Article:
Defence Secretary Philip Hammond has said he is "very confident" the Army can reach its target of 30,000 reservists by 2018, despite concerns the recruitment drive has started slowly.
Under Government plans the regular Army is being cut from 102,000 to 82,000 while the newly-renamed Army Reserve - formerly the Territorial Army - is being expanded from 19,000 to 30,000.
Speaking at a recruitment event for all three armed forces on Horse Guards Parade in central London, Mr Hammond said reservists will be crucial to the future make-up of the military.
" They will be critical to mounting military operations in the future - an integral part of the armed forces," he said.
"We're very confident that we will achieve this target. It's a challenging one, but the army is used to challenges, and as this campaign ramps up - and today's event is an important step in that process - we're seeing more and more contacts.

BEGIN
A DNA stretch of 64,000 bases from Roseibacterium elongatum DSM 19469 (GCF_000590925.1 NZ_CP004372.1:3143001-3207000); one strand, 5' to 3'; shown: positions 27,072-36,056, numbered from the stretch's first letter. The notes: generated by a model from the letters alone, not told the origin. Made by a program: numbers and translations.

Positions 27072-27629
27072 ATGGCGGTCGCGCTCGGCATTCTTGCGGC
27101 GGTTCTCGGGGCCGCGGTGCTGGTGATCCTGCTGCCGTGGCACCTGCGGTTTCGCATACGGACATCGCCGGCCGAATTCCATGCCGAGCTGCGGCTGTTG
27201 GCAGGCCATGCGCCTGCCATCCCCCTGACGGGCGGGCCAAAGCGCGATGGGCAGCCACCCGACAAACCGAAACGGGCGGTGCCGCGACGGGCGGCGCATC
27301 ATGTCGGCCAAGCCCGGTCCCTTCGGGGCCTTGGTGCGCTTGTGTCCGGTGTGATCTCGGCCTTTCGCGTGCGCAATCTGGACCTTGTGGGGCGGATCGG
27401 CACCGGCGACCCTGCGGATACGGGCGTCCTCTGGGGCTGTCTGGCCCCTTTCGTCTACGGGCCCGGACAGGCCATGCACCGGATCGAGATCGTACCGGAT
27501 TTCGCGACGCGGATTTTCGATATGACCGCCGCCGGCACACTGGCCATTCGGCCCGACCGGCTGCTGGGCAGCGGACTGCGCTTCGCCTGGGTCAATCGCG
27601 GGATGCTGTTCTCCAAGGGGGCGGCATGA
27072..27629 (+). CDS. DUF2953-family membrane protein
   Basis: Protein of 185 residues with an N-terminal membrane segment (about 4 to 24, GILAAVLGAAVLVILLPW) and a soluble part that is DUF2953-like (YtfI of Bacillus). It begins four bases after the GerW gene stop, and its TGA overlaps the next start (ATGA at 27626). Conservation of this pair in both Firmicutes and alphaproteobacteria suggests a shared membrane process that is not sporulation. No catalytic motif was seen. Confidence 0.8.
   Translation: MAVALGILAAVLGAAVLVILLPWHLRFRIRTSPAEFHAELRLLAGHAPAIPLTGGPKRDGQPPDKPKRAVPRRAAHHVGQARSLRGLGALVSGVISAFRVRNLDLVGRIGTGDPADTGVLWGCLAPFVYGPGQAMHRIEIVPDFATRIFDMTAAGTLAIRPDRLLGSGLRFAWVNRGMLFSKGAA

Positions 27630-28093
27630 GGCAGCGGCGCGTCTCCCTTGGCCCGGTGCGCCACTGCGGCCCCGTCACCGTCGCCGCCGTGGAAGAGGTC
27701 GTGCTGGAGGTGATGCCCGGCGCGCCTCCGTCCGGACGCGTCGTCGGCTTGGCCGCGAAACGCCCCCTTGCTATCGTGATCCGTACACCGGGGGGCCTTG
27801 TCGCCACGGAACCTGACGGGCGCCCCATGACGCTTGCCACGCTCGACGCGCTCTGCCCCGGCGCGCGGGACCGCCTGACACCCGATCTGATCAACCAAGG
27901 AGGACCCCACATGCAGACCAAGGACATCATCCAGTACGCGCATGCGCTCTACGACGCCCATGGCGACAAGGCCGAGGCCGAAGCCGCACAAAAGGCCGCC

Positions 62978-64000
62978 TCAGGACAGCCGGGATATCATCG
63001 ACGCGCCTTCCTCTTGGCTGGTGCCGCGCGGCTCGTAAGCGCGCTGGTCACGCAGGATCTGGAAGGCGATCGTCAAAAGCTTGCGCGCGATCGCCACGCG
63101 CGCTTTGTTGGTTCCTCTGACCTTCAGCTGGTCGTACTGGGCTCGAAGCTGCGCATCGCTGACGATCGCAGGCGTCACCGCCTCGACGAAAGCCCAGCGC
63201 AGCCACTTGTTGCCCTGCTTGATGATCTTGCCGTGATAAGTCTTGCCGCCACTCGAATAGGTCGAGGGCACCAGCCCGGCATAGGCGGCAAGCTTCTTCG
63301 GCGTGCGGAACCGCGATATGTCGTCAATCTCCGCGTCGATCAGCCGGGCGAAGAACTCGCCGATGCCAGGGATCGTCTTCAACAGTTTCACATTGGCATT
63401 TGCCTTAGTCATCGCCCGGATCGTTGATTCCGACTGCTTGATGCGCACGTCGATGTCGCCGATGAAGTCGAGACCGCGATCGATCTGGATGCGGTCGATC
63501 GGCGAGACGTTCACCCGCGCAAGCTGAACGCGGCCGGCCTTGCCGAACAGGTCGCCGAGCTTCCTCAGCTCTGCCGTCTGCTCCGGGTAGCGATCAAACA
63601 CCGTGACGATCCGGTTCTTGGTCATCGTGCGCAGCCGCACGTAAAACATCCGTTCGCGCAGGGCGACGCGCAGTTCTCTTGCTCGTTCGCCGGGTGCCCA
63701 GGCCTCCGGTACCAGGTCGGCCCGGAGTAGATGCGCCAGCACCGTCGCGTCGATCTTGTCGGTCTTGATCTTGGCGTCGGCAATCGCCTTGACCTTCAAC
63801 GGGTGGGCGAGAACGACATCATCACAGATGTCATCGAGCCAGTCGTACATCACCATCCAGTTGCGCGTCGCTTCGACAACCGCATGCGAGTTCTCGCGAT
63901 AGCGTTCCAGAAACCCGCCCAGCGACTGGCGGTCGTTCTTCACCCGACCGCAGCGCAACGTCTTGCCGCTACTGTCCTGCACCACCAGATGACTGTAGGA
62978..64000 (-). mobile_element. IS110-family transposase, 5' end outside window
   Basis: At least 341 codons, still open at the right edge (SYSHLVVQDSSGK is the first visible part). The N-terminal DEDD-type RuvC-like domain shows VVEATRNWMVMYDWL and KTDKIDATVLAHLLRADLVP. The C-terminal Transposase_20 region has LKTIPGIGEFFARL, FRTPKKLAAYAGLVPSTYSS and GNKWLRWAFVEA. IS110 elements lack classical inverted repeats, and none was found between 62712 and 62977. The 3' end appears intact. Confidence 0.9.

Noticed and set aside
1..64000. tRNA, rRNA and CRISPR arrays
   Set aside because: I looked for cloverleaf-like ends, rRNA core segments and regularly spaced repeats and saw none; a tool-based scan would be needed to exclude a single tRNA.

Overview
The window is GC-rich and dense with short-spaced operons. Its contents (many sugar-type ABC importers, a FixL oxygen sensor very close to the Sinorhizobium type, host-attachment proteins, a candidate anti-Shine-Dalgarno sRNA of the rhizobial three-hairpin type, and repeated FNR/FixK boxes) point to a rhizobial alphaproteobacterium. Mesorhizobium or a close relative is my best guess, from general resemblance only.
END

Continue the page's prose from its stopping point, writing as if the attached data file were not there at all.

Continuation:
"Over time they will convert into trainees in the pipeline to delivery as trained reservists in a couple of years time."
Mr Hammond drank tea with troops as he looked around various stalls set up on Horse Guards Parade.
Hundreds of visitors clambered around military trucks, posed for pictures with soldiers in camouflage and drove remote-controlled bomb disposal vehicles.
Last month, a leaked Ministry of Defence memo warned w ould-be part-time soldiers were being put off from signing up due to defence cuts and a "hostile recruiting environment".
It claimed there had been "disappointing" numbers of reservists being recruited, with fears that targets will not be reached.